More and more smartphone manufacturers have been moving towards on-screen buttons, with Google really pushing for it over the physical button alternative. However, there are still a few OEMs (we're looking at you, Samsung) that have preferred to keep things a bit more traditional. Tell us which way you prefer and why.
CyanogenMod 10.2 Nightlies Available for Various Devices
Ever since the release of Android 4.3 a few weeks ago, most device owners have been impatiently waiting for their slice of the pie. No, not key lime pie; but sweet 4.3 goodness, nonetheless. Of course, with dedicated teams of aftermarket firmware developers such as CyanogenMod, Paranoid Android, and AOKP, we all knew that it was only a matter of time.
Well, that day is now here, as Android 4.3 has made it to various handsets by way of CyanogenMod 10.2 nightlies for various devices. So what devices are supported? Quite a few, actually. A full build roster is not yet available, but according to the CyanogenMod Google+:
Tonight, we are not building for every device we support – there are always some stragglers. The rest will come when they are given the green light and that will happen when they are ready. …
As these builds are in progress (and some may fail) a full 10.2 build roster will be posted later.
And a quick glance at the CyanogenMod Mirror Network shows that quite a bit of progress has been made in the migration. However, this is all old news to at-home builders and kang-bangers, as stated by the CyanogenMod Blog on August 9th:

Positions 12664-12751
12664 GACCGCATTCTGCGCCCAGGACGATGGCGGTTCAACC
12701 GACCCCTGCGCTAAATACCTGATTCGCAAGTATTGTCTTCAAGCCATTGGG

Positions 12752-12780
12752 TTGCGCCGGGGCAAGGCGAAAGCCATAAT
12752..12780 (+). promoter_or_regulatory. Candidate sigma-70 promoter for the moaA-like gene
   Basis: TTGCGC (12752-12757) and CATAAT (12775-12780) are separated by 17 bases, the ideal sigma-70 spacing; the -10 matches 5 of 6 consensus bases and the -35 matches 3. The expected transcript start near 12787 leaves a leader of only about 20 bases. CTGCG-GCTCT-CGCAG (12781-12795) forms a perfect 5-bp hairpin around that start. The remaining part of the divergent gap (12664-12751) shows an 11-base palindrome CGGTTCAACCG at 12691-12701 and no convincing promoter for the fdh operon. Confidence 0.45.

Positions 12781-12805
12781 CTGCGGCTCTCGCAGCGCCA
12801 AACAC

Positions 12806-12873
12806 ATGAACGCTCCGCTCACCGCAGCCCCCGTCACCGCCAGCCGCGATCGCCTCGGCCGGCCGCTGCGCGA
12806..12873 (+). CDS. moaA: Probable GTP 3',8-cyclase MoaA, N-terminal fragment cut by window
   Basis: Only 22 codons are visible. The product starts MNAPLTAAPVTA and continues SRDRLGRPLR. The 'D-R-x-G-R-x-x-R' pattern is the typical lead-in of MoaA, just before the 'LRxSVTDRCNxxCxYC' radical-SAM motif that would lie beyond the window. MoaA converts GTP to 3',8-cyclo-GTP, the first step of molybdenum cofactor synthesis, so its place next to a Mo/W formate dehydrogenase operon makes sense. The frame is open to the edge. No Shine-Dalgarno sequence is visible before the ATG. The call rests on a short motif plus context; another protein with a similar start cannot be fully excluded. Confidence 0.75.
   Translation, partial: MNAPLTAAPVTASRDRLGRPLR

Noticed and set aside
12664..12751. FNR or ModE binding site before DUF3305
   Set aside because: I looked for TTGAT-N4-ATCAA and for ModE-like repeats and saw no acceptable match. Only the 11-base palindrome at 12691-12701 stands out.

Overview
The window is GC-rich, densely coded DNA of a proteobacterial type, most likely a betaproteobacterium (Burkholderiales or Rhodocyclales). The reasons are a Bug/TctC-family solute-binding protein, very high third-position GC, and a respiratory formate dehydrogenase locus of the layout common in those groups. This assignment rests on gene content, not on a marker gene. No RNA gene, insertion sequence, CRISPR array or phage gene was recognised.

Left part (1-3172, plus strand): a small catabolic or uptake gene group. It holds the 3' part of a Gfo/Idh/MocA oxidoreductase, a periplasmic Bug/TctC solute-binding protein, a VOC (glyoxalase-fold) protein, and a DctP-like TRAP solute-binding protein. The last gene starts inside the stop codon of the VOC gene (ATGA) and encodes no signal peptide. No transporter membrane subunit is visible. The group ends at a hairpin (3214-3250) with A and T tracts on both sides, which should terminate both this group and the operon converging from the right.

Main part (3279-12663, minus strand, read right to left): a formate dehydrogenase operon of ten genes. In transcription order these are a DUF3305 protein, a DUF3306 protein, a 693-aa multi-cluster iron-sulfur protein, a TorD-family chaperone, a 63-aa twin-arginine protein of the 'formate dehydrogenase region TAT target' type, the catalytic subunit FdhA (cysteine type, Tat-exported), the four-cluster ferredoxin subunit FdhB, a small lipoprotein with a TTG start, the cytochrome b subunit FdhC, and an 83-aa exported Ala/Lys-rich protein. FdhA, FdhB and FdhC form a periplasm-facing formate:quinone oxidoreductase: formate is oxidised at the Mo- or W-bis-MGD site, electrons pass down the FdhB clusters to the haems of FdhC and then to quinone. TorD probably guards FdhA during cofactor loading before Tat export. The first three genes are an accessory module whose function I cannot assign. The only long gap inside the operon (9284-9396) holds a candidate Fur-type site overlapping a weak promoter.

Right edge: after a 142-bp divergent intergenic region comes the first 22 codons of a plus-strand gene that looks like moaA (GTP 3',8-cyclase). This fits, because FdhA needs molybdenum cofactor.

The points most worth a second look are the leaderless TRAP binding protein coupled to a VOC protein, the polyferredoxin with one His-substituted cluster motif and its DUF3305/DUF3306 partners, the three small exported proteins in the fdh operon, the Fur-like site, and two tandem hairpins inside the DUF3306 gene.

In the meantime, the majority of our 10.1 roster have transitioned to being 10.2 capable. This means for you at-home builders, things should be in a fairly good spot for your own personal builds.
To get the (prebuilt) goods on your own device, hit up the CyanogenMod Mirror Network to see if your handset is one of the chosen devices. Be sure to leave your thoughts in your home device forum, as well as in the comment box below. Developers looking to merge the changes into their own builds or just in it to learn a bit more about what went into 10.2 can head over to the CyanogenMod Gerrit.
A list of the devices that have already received the goods can be found below.
- Amazon Kindle Fire (1st gen)
- Amazon Kindle Fire (2nd gen)
- Barnes & Noble Nook HD+
- Google Galaxy Nexus (GSM)
- Google Galaxy Nexus (Verizon)
- Google Nexus 10
- Google Nexus 4
- HTC One (AT&T)
- HTC One (GSM)
- HTC One (Sprint)
- HTC One (T-Mobile)
- LG Optimus 4X HD
- LG Optimus L9
- Motorola Droid 4
- Motorola Droid Bionic
- Motorola Droid Razr
- Motorola Razr
- Samsung Galaxy Note (AT&T)
- Samsung Galaxy Note (Intl)
- Samsung Galaxy Note (T-Mobile)
- Samsung Galaxy Note II (AT&T)
- Samsung Galaxy Note II (GSM LTE)
- Samsung Galaxy Note II (T-Mobile)
- Samsung Galaxy S II (G)
- Samsung Galaxy S II (Intl)
- Samsung Galaxy S III (GSM LTE)
- Samsung Galaxy S III (Intl)
- Samsung Galaxy S4 (AT&T)
- Samsung Galaxy S4 (Canada)
- Samsung Galaxy S4 (Sprint)
- Samsung Galaxy S4 (T-Mobile)
- Samsung Galaxy S4 (US Cellular)
- Samsung Galaxy S4 (Verizon)
- Samsung Galaxy Tab 2 7.0 (GSM)
- Samsung Galaxy Tab 2 7.0 (Wi-Fi)
- Samsung Galaxy Tab2 10.1 (GSM)
- Samsung Galaxy Tab2 10.1 (Wi-Fi)
- Sony Xperia Tablet Z
- Sony Xperia Z
- Sony Xperia ZL
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